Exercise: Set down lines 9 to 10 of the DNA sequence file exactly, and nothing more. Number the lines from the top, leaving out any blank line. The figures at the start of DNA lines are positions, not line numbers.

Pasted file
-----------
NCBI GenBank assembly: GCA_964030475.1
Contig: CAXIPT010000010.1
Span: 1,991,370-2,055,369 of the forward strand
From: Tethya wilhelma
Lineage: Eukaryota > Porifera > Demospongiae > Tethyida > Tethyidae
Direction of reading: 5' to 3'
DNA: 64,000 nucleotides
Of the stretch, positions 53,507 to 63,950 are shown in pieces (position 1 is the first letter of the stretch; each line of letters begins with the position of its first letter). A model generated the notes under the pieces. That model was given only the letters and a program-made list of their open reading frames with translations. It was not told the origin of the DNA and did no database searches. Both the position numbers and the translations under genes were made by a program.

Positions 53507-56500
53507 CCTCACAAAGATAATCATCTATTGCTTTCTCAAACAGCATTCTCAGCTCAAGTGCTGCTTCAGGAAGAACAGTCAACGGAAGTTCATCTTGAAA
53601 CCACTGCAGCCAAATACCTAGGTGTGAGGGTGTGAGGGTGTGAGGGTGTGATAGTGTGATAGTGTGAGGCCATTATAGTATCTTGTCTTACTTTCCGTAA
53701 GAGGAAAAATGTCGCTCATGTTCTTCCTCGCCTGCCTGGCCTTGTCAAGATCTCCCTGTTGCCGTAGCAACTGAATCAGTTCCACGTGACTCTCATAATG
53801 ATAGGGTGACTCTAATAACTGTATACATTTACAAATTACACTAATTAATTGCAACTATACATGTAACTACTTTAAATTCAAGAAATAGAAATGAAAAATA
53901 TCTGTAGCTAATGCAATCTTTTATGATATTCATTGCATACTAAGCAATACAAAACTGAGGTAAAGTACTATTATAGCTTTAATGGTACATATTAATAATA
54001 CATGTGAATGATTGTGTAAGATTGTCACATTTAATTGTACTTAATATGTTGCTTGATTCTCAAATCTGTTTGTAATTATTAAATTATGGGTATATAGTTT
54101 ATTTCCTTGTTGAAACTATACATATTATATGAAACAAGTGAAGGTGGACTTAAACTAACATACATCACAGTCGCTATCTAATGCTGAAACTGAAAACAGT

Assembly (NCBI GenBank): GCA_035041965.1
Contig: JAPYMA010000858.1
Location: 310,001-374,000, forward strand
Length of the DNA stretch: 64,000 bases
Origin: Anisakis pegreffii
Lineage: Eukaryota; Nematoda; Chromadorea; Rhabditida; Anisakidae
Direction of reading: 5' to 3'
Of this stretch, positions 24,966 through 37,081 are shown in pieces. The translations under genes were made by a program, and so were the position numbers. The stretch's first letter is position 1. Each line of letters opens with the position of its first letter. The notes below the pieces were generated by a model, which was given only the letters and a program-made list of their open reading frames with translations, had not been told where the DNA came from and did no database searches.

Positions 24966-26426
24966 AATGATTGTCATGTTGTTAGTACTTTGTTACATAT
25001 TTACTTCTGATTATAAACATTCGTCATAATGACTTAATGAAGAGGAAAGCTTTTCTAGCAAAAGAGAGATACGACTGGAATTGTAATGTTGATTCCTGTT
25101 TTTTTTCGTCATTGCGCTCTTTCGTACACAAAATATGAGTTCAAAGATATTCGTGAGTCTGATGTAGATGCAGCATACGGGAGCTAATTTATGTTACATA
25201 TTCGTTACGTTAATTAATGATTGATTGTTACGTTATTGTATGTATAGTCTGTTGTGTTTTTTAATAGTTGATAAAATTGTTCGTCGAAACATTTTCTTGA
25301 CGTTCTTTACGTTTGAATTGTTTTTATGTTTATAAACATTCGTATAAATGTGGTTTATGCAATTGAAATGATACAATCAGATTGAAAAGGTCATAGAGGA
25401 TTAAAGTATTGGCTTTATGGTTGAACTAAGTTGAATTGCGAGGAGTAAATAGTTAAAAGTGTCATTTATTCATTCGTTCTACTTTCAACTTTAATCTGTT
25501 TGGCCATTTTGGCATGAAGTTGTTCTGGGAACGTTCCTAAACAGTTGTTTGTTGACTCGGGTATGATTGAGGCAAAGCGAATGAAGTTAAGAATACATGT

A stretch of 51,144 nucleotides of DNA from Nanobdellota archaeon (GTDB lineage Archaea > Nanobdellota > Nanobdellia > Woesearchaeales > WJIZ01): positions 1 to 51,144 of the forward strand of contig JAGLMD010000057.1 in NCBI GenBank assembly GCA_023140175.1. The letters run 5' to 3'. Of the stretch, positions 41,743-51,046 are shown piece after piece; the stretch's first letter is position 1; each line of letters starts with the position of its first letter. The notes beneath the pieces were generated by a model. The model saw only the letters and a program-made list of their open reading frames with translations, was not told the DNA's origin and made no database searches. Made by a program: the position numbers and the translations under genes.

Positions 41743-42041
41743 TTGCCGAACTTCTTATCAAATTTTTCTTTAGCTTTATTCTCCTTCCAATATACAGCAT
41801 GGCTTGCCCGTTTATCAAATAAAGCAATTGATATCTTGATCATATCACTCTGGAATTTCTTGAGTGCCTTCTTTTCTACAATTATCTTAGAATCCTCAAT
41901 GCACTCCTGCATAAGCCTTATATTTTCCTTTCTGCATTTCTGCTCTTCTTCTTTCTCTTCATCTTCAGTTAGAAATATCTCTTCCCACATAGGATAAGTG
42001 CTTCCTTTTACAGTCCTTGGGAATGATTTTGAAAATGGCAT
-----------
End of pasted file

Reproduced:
Positions 53507-56500
53507 CCTCACAAAGATAATCATCTATTGCTTTCTCAAACAGCATTCTCAGCTCAAGTGCTGCTTCAGGAAGAACAGTCAACGGAAGTTCATCTTGAAA